Documents suggest the planning assumption for the Tri-borough Managed Services Provider Go Live was that all three boroughs would go live for Finance in April 2014 to coincide with the start of the 2014/15 financial year.

But "based on plans and information from BT, and consultation with both HR and Finance, this appeared to be a higher risk approach for all three boroughs than was previously appreciated and it would unnecessarily compromise the overall quality of both the finance and HR system builds.

"It was therefore widely accepted that the originally intended implementation of HR and Payroll for WCC in November 2013 was not achievable."

The documents suggest that in order to plan revised dates to enable the launch of the service in a timely manner and at the lowest overall risk, an extension of existing HR services was approved.

"A further extension, for a period of 6 months to November 3, 2014, was approved owing to delays in the implementation of the Managed Services Programme and to ensure continuity of service of the services, at a cost of £2,395,981.

"After full consideration of the current programme and in agreement with BT, it was determined that the optimum go live date for the Managed Service was April 1, 2015. Consequently, there were a number of contracts which needed to be extended to avoid a gap in service prior to the new Go Live date, of which the existing Serco agreements for Banking & Control and HR Services were amongst the most critical."

The delays have had a knock-on effect.

In the minutes from an Audit and Performance Committee meeting held on December 2 last year, a note on Internal Audit says, "The Committee expressed concern that no internal audit work had yet been undertaken on the council's key financial systems due to the issues around the implementation of the Managed Services Programme. Ordinarily the audit team would have identified the key controls, verified their adequacy and undertaken some compliance testing against them.

"But because changes are still being made to the systems, key controls have not been reviewed at this stage. However, as previously reported to the committee the finance team were undertaking extensive testing and verification to provide themselves with assurances that the financial systems are as accurate as they should be within a small margin of error. "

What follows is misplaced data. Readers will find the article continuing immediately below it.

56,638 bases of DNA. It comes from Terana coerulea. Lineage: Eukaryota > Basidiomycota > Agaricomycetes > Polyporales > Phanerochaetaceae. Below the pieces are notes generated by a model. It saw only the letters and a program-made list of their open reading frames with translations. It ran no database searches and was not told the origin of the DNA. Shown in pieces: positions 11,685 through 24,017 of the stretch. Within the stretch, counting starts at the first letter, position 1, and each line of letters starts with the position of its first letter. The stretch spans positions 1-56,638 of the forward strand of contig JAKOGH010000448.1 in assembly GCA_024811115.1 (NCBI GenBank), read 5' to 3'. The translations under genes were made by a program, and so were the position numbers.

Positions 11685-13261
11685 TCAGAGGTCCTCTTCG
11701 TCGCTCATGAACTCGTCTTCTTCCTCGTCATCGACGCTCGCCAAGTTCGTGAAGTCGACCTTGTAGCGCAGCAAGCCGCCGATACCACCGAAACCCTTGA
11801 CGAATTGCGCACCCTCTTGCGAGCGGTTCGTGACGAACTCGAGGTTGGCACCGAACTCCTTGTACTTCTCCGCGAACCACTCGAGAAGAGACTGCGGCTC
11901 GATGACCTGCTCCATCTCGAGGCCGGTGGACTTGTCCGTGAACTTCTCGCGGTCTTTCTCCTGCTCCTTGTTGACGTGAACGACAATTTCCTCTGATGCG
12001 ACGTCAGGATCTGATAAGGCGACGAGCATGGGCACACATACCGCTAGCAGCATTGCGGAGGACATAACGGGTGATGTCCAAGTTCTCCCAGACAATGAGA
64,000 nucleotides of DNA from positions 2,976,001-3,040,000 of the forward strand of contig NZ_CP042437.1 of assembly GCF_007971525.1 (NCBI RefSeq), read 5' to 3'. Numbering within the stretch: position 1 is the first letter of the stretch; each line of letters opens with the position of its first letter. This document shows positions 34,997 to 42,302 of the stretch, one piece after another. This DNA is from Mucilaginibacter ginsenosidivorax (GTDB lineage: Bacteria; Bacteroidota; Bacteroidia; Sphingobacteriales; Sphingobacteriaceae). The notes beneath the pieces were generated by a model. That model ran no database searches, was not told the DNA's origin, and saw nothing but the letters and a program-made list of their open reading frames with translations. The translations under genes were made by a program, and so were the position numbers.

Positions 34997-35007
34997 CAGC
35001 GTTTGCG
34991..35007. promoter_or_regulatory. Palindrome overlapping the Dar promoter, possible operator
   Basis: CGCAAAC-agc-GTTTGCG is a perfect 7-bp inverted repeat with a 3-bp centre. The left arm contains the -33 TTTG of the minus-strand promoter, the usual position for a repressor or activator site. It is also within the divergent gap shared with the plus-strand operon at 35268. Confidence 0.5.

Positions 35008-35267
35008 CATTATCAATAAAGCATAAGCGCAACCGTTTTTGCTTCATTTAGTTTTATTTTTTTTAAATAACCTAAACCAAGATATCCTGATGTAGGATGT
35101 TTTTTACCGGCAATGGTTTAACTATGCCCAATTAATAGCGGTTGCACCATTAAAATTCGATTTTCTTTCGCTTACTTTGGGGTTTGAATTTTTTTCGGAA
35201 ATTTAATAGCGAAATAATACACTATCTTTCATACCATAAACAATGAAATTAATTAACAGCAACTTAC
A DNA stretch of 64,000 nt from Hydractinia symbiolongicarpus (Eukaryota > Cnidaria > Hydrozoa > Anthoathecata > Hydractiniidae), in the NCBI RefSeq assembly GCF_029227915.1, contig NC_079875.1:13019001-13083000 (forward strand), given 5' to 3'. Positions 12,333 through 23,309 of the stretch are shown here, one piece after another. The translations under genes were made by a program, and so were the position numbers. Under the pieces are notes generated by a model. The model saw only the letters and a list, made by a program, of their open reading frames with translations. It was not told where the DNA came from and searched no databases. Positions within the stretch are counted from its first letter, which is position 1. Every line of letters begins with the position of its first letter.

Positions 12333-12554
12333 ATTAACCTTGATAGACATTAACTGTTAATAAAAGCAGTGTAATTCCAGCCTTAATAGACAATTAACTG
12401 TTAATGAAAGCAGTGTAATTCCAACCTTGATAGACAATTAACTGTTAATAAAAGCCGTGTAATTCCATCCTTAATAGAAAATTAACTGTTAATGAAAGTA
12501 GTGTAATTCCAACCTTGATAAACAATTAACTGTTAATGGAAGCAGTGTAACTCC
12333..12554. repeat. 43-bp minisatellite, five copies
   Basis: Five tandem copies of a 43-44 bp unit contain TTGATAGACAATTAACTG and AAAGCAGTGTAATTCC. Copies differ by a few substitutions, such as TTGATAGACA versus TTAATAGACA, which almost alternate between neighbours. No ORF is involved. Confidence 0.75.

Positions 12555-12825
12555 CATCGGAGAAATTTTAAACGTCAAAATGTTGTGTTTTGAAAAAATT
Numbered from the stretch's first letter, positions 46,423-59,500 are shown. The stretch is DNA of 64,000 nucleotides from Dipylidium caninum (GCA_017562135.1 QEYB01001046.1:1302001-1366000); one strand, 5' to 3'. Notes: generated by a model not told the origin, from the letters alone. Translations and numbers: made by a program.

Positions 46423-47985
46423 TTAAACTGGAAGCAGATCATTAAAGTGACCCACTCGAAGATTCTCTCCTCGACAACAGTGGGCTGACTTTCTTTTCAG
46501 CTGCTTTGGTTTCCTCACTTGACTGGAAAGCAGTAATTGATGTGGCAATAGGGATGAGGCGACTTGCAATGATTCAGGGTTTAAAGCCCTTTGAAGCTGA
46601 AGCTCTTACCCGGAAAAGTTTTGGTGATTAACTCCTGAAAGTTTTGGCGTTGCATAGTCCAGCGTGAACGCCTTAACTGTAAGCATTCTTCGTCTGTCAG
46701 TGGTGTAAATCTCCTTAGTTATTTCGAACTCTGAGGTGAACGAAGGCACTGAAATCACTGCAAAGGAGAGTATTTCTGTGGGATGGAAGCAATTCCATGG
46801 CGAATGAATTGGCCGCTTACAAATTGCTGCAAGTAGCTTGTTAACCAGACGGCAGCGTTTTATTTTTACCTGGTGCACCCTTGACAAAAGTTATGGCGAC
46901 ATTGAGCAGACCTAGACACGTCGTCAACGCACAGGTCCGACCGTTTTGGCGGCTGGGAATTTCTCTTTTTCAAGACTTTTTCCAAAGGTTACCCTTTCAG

An Audit Plan for Westminster prepared by the accountancy firm Grant Thornton also pointed out that, "As is usual in public sector entities, we have determined materiality for the statements as a whole as a proportion of the gross revenue expenditure of the council. For purposes of planning the audit, we have determined overall materiality in the context of a reader of the whole statement of accounts to be £13,910k (being 1.5% of gross revenue expenditure in 2014/15). We will consider whether this level is appropriate during the course of the audit and will advise you if we revise this.

"Our reason for selecting this level of materiality is based on the risks associated with the new financial ledger system which was implemented from April 1, 2015 under the Managed Services programme. This programme has resulted in significant risk to the council. The council continues to take significant steps to mitigate this risk. As a result of the current issues being faced by the council in the implementation of the ledger, we have set the testing threshold (tolerable error) at 60% of materiality. For 2015/16 this is £7,914k and all balances over this level will be audited."

Discussing the "significant risks", the audit report specifically says, "Managed services partnership (risk of incomplete transfer of data from the old system to the new system).